Regular electric guitar players began to try and emulate the sounds of steel guitars, like Jimmy Bryant does here.

Another technique to do this is to pick the guitar while holding and slightly depressing the vibrato arm, ala Hank Marvin.

http://www.youtube.com/watch?v=JretE6nHn4U[/url]

But the regular electric guitar didn’t have pedals, so the string bender was invented to give additional dimension to steel guitar mimicry. One of the first to be widely available was the Parsons/White string bender, debuted by Byrd’s guitarist Clarence White.

In the hands of a competent guitarist the string bender can create a very convincing steel guitar sound.

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Posted

Chad, how about this?

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Posted

Yeah, he's good. His sound is like Stanley Jordan meets Leo Kottke.

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Posted

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Posted (edited)

This is a song to listen to with the lights off, perhaps a candle or two lit, cigarette and glass of wine ready at hand. Her child-like voice, able to convey a deep longing, full of sadness, but not overpowering, resurrects the human voice as itself an instrument. Beautiful. http://www.youtube.com/watch?v=Yh44C_Oooq0

Edited by DeadCanDance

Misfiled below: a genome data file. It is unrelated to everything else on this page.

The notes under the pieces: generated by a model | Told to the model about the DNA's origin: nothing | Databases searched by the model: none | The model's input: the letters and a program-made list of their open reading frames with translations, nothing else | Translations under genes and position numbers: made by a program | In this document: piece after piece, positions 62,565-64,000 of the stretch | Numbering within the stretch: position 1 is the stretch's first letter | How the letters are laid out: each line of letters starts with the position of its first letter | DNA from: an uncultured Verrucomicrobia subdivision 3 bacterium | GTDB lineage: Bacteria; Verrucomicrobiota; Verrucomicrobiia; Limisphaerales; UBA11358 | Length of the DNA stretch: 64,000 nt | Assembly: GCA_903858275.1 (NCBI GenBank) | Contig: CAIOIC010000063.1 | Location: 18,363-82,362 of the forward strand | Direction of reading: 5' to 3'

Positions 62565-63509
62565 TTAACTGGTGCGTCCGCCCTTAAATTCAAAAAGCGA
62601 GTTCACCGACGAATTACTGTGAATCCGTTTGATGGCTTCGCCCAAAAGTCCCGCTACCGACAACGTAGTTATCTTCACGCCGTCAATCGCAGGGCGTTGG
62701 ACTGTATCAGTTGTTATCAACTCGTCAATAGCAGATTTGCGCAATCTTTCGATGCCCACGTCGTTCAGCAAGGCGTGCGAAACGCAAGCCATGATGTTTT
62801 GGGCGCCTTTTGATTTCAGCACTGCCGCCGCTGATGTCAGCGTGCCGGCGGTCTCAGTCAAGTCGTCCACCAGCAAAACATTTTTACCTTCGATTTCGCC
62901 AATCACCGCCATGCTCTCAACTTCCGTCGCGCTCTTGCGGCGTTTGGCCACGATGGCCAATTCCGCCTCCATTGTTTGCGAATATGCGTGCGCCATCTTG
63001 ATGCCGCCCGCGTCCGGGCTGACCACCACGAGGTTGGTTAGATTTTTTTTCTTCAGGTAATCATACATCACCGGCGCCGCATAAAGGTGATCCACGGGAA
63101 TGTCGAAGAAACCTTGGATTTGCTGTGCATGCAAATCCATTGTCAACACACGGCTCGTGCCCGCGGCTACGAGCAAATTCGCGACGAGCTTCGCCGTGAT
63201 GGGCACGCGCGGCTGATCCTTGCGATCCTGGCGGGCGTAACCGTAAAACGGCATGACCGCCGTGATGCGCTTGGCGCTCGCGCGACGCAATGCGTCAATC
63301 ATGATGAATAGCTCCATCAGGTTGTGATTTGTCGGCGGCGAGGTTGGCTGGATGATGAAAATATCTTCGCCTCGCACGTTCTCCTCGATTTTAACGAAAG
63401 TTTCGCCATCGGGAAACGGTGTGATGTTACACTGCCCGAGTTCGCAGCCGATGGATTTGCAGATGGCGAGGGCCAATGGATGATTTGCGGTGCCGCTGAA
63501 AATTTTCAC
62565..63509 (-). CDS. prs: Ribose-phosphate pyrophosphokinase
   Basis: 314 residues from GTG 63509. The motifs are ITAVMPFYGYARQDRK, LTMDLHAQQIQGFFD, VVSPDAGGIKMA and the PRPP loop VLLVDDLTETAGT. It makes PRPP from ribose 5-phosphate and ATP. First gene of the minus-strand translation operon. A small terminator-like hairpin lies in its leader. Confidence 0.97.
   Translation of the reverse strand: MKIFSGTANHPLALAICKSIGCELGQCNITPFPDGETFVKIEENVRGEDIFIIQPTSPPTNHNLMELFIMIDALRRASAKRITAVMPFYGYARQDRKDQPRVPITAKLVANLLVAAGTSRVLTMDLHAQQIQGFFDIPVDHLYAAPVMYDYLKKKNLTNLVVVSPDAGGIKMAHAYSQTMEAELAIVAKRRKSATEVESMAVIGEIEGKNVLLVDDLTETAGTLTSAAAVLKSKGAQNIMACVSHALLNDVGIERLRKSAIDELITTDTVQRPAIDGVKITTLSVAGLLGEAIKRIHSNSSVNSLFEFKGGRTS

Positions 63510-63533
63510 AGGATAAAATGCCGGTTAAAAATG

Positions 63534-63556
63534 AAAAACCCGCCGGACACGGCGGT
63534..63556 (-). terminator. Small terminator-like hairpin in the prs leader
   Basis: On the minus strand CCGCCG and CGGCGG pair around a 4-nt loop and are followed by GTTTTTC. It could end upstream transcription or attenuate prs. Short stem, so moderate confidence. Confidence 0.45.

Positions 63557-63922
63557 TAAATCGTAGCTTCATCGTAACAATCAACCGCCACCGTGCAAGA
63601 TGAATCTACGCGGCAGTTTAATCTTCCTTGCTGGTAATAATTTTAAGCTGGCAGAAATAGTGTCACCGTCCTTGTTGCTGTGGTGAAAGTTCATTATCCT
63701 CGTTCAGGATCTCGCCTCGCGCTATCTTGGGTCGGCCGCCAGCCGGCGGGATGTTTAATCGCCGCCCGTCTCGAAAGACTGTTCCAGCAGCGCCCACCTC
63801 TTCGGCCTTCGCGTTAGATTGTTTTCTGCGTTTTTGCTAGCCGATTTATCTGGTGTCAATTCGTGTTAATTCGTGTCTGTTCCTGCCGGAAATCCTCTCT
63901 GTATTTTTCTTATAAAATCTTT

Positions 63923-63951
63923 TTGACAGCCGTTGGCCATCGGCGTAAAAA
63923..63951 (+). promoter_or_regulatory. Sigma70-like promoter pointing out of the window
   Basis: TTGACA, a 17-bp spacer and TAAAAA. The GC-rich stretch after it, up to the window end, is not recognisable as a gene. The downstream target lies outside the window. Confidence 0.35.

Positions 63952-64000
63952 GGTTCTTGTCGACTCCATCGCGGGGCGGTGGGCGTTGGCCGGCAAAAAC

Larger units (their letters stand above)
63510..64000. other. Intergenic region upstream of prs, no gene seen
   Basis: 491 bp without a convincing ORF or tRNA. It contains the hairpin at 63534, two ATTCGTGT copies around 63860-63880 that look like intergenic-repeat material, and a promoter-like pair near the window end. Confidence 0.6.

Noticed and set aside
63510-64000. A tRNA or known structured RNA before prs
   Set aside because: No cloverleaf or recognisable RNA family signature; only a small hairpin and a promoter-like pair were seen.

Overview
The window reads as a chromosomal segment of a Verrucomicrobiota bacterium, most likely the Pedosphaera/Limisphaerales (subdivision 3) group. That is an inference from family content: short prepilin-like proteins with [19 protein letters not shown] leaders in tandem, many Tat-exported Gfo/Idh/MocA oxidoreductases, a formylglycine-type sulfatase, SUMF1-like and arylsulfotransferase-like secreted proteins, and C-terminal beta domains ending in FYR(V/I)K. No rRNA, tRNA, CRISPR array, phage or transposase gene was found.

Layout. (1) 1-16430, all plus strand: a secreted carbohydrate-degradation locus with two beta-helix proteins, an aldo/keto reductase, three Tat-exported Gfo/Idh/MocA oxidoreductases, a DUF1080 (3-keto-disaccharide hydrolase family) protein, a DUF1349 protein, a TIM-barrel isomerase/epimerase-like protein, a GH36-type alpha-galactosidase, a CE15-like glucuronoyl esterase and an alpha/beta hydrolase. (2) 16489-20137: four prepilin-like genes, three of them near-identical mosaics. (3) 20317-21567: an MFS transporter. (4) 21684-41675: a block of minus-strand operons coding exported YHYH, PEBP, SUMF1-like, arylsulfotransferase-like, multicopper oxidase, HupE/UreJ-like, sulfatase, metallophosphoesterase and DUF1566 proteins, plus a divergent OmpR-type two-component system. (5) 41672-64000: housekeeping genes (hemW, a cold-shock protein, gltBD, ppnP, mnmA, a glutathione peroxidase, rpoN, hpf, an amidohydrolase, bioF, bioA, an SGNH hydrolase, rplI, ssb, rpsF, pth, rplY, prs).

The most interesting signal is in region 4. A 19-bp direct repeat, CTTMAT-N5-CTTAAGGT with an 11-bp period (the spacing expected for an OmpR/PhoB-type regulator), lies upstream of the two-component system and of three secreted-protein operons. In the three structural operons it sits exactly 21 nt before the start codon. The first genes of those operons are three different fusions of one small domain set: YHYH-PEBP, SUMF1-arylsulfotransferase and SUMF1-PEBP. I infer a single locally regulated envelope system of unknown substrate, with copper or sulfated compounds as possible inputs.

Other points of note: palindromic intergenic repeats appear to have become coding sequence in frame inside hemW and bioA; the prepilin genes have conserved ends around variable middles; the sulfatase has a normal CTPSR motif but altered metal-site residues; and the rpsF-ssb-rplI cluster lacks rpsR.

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Posted (edited)

I have a proclivity for what has been called "apocalyptic folk;" these dark souls dancing as the world ends... Rome is, in my humble understanding, one of the most compelling, beautiful, dark, and relevant bands making music today:

Swear never to be gentle

To always be unkind

For love is hard to handle

For love will rob you blind

The burden of saintliness

The temptation to kneel

The mute fear of being caught

In vapours of sin

We who sing of the void

We who burn with love

So strangely plaintive

So strangely complete

In a few drunken hours

In a few hasty words

From our watering mouths

Lose all we came here for

If you were mine

I'd blush a little and die

Edited by DeadCanDance

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Posted

I just ran across this piece composed by the concert pianist, Adam Nieman: